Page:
Haunted by the Flu – Pandemic of 1918
Aaah, it's that time of the year again. The weather turning cold. Leaves falling off the trees. And it’s very likely that friends, co-workers, or maybe even yourself already caught up with the inevitable flu. Sneezing and sore throats, the exclusive traits of the season.
In this current day and age we experience the flu as something that's part of our daily lives. Once the weather turns cold, the mild viruses will spread over the population. To deal with this, we most likely drink a cup of hot ginger tea, and take some advil for the headache. It’s part of life, and harmless at its core.
But, many scientists have warned not to go too gentle on influenza viruses. It only takes one new virus, that we’re not prepared for, to potentially eradicate the whole of human civilization. Am I exaggerating? Maybe, but let's dive into some of the most lethal virus outbursts in human history over the next few weeks. This will sketch a better image of the contagious nature of influenza, and what could happen if we fail to deal with it in the proper way.
The ''Spanish Flu''
During World War I, in the year of 1918, an unprecedented enemy arised. Early in the year it still wasn’t too obvious for many. Due to the war, many soldiers died, and if there really was some kind of virus sweeping around, people didn’t hesitate to blame it on the infectious trenches, where the soldiers would spend day and night.
During spring time, Spain started to notice that something wasn't right. Spain didn’t participate in World War I, and saw people die just after they had experienced common flu symptoms. These symptoms included: fever, nausea, aches and diarrhea.
The ''Spanish Flu'' later developed symptoms like: severe pneumonia attack, black spots would appear on the patient’s cheeks, and later they would suffocate from a lack of oxygen.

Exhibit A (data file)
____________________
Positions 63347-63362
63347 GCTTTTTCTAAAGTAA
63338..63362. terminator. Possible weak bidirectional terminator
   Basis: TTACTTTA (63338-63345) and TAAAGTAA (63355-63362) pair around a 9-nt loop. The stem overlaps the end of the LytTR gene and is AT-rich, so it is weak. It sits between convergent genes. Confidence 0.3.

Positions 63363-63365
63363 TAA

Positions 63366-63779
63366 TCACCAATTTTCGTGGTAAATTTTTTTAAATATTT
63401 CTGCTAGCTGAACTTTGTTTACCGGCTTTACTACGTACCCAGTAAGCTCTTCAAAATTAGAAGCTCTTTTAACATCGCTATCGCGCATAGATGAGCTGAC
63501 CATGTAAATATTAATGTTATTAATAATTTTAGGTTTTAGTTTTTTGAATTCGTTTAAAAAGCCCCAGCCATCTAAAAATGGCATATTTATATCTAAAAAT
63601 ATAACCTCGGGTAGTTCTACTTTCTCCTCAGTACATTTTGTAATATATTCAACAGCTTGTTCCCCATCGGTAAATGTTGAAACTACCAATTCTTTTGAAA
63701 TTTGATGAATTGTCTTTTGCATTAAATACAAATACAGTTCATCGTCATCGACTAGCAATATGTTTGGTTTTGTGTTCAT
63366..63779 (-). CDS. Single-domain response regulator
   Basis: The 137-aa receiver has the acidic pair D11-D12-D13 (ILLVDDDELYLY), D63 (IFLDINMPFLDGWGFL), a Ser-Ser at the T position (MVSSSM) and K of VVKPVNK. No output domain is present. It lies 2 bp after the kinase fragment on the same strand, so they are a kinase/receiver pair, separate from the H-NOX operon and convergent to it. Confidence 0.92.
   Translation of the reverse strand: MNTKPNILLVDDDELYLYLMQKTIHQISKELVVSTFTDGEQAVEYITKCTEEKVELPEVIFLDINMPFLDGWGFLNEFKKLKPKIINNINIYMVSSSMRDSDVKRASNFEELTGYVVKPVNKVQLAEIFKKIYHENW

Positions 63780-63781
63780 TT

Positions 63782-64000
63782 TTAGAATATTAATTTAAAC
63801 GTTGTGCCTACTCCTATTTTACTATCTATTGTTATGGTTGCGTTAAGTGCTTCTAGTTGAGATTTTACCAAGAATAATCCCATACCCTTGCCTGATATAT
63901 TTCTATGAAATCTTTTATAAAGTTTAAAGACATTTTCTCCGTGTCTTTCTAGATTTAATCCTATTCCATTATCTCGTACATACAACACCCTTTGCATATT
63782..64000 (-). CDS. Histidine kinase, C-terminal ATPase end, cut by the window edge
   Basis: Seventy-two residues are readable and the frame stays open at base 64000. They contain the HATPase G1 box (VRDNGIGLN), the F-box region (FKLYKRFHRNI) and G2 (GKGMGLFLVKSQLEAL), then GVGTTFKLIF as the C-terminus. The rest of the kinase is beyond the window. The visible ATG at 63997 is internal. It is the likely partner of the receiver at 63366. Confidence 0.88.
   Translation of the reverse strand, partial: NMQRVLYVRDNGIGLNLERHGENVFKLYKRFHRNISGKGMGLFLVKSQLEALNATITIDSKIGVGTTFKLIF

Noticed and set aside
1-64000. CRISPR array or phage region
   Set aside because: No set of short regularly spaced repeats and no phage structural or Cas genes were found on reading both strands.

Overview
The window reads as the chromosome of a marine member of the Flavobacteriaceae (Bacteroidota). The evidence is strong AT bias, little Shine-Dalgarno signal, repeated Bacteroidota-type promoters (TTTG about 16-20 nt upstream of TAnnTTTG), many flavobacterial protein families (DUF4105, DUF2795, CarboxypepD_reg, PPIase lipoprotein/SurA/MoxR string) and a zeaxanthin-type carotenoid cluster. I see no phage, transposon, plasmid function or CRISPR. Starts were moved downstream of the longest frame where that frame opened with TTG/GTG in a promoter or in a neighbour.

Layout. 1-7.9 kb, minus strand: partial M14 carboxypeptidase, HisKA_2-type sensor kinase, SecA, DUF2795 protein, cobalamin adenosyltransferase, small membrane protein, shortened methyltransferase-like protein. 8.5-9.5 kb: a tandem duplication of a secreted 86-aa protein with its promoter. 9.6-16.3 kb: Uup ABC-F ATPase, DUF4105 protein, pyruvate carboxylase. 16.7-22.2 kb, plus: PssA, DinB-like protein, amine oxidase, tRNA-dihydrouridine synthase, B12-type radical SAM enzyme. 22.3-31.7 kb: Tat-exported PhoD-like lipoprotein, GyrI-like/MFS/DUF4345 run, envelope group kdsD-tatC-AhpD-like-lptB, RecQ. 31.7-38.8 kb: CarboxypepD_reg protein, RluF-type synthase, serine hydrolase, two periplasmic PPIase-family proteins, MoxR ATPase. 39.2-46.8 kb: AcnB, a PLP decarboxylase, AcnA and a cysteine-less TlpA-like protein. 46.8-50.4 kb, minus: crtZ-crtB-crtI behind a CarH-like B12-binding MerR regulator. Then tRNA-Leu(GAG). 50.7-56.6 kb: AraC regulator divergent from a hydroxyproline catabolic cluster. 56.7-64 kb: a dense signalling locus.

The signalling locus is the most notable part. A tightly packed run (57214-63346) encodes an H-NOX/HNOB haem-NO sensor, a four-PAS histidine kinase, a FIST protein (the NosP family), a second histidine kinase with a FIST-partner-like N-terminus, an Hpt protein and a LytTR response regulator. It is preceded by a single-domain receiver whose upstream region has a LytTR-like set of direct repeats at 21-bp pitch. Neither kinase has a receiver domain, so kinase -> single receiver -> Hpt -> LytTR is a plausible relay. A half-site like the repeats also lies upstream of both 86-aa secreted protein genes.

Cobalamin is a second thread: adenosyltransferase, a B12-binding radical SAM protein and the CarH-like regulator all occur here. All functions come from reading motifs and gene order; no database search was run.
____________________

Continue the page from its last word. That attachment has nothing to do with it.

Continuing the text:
Even king Alfonso XIII (Spain) caught the virus, but eventually managed to survive it.
Later in 1918, around autumn, the second wave of the epidemic (people still thought it was only Spain that was prominently haunted by the virus) began. This wave was incredibly lethal, and killed as many as 20 of every 1000 people.
The countries that were at war (Germany, United Kingdom, France, and the United States) didn’t report any signs of the virus. Most likely for political reasons, so they wouldn't come off as weak to the opponent.
The War actually made it possible for the influenza virus to spread at an accelerated rate. Many soldiers would travel between the United States and Europe, and would easily infect one another down in the trenches. Poor personal hygiene, and malnutrition during the war also played an important role in the rapid distribution of the virus. The flu killed more people in 24 weeks than HIV/AIDS killed in 24 years, and probably more in a year than the Black Death killed in a century.
As of today, the true geographical origin of the ‘’Spanish Flu’’ is still unknown. Although, there’s consensus that the furious pandemic didn’t originated in Spain, what the name ‘’Spanish Flu’’ indicates.
Non of the countries at war broadcasted information about the lethal flu. Spain wasn't at war, so did broadcast its horrific nature to the world. This led to the use of the term ''Spanish Flu'' by many news outlets throughout the world.
The exact number of deaths by the ‘’Spanish Flu’’ isn’t determined. But, many estimate the number to be between 50 and 100 million. Which means that between 3 to 6 percent of the entire globe population died. In comparison, the estimate of deaths by World War I stands around 15 million. This pandemic has been described as ‘’The greatest medical holocaust in history’’ and may have killed more people than the Black Death.
of the ''Spanish Flu''
But, where did it come from?
The pandemic most likely originated from birds. It’s commonly accepted that swine were the intermediary host between birds and humans. Birds infected swine, and swine transmitted the disease to us humans. Swine have presented an attractive explanation for how avian viruses overcome the evolutionary barriers presented by different cellular environments in humans and birds. This created a problem, as our immune system didn’t recognize or respond to the dangerous influenza virus.
In 1918 there weren’t effective medicine around. Science wasn't capable of creating an antidote just yet. Instead, many chemical fluids were used to purify contaminated places, but there was a lot of critique on this method.
Public places, like libraries and stations were closed down, and infected souls were put in quarantine. The deadliest stage of the pandemic lasted till 1920, after which lethal cases rapidly declined.
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